Sequence alignment and structure superposition reveal that the drug-binding site of A/H1N1-NA is almost identical to that of H5N1-NA. Only one residue (Tyr347 in H5N1/NA) in A/H1N1-NA is mutated, and the root-mean-square deviation between the 3D model of A/H1N1-NA and the H5N1-NA crystal structure for the heavy atoms lining the binding pockets is only 0.38 Å (Figures 1C-1E). This result indicates that both the residues comprising the binding pocket of A/H1N1-NA and the pocket shape are conserved. Most crucial interactions of oseltamivir and zanamivir with H5N1-NA are retained in the 3D models of A/H1N1-NA with these two drugs. Although the mutation of Tyr347 to Asn344 abolishes the hydrogen bond (H-bond) between the carboxyl group of the two drugs and the enzyme, the carboxyl group of two drugs formed a stronger H-bond with Arg293 of A/H1N1-NA (Arg292 in H5N1-NA) (Figure 1E). Thus, the binding affinities of the two drugs with A/H1N1-NA were not reduced in comparison with those with H5N1-NA, as indicated by the predicted binding affinities by AutoDock (Ki values, Figures 1C and 1D). Taking together the binding modes and binding affinities, we have provided a possible explanation why oseltamivir and zanamivir can be used to treat patients infected by the A/H1N1 virus.

Along with the fast spreading of A/H1N1 virus, more and more infected people are treated with oseltamivir and zanamivir. Inevitably, the virus will evolve resistance to these two drugs. Predicting possible mutation sites responsible for drug resistance is an important issue in both combating this new virus and discovering new anti-virus drugs. According to our modeled structures, the most possible mutation site in A/H1N1-NA is Arg293, which forms strong H-bond to both oseltamivir and zanamivir. This prediction is in agreement with a recent finding that the Arg292Lys mutation of H5N1-NA (corresponding to Arg293 of A/H1N1) represents a principal oseltamivir-resistant mutant 6. The binding modes also revealed other possible mutation sites that may generate oseltamivir and/or zanamivir resistance, such as Glu119, Asp151, and Arg368.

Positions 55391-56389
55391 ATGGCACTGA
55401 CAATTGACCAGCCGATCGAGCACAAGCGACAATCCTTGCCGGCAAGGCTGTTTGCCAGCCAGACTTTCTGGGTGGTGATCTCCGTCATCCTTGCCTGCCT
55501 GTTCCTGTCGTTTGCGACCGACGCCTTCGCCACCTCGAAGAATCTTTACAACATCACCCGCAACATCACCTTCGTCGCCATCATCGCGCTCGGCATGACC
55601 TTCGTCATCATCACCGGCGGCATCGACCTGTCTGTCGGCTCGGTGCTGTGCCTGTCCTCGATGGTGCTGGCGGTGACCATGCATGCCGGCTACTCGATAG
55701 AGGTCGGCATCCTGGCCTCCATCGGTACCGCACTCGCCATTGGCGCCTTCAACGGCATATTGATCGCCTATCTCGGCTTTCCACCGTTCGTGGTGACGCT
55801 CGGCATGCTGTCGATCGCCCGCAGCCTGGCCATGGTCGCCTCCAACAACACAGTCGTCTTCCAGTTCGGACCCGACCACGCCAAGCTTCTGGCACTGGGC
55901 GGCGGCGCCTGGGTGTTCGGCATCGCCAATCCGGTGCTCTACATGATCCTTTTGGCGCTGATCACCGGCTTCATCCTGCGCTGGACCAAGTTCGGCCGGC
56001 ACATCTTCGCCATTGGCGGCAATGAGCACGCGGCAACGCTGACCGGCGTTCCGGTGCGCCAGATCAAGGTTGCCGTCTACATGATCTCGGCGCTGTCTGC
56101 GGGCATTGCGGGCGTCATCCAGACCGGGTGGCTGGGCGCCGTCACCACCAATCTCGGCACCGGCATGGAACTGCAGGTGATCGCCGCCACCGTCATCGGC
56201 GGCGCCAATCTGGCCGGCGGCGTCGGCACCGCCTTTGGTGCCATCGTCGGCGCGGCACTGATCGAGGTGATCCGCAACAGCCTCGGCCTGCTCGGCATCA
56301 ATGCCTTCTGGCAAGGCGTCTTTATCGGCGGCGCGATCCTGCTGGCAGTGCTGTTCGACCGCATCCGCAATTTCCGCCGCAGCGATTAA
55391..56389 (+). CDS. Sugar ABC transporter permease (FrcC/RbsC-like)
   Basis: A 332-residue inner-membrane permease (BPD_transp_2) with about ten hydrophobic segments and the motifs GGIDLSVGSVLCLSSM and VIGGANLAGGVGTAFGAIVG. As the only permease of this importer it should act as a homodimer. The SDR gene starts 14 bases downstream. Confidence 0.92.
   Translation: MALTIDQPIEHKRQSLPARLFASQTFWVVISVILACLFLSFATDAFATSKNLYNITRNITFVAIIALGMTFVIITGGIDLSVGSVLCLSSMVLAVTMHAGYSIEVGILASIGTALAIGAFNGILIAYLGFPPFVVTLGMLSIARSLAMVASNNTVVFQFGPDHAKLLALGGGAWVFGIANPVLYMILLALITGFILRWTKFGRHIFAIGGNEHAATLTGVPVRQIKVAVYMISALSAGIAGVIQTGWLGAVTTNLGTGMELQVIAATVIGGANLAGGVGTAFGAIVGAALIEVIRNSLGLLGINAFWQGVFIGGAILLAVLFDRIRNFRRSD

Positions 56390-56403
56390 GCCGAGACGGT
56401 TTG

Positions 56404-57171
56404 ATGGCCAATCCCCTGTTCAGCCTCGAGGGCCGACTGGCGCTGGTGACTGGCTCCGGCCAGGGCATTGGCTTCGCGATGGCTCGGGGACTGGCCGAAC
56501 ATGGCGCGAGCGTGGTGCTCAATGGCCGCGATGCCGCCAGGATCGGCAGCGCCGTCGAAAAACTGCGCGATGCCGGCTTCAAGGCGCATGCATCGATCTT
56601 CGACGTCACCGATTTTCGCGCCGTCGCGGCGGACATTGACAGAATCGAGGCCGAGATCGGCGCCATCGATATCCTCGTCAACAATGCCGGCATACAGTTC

The effectiveness of oseltamivir and zanamivir against A/H1N1, and the binding modes of these two drugs with A/H1N1-NA indicate that this enzyme is a preferred target for the task of discovering new anti-H1N1 drugs in the currently emergent situation of A/H1N1 virus spreading, especially in the case of a second cycle of virus breakout. Molecular modeling and virtual screening methods will play important roles in this task. An appreciated strategy is to identify drug candidates from the existing drugs according to the 3D model of A/H1N1-NA by using virtual screening (e.g., molecular docking- and pharmacophore-based database search) in conjunction with bioassay. This strategy has been used to successfully discover the anti-SARS (severe acute respiratory syndrome) compound cinanserin 15. Modifying the structures of oseltamivir and zanamivir targeting the structures of A/H1N1-NA and its possible mutants is another routine to fleetly discover new anti-A/H1N1 drugs.

References

  1. 1.

    . An overview of the epidemiology of avian influenza. Vaccine 2007; 25:5637–5644.

  2. 2.

    , . Influenza viruses and the evolution of avian influenza virus H5N1. Int J Infect Dis 2008; 12:233–238.

  3. 3.

    , , , et al. Characterization of the 1918 influenza virus polymerase genes. Nature 2005; 437:889–893.

  4. 4.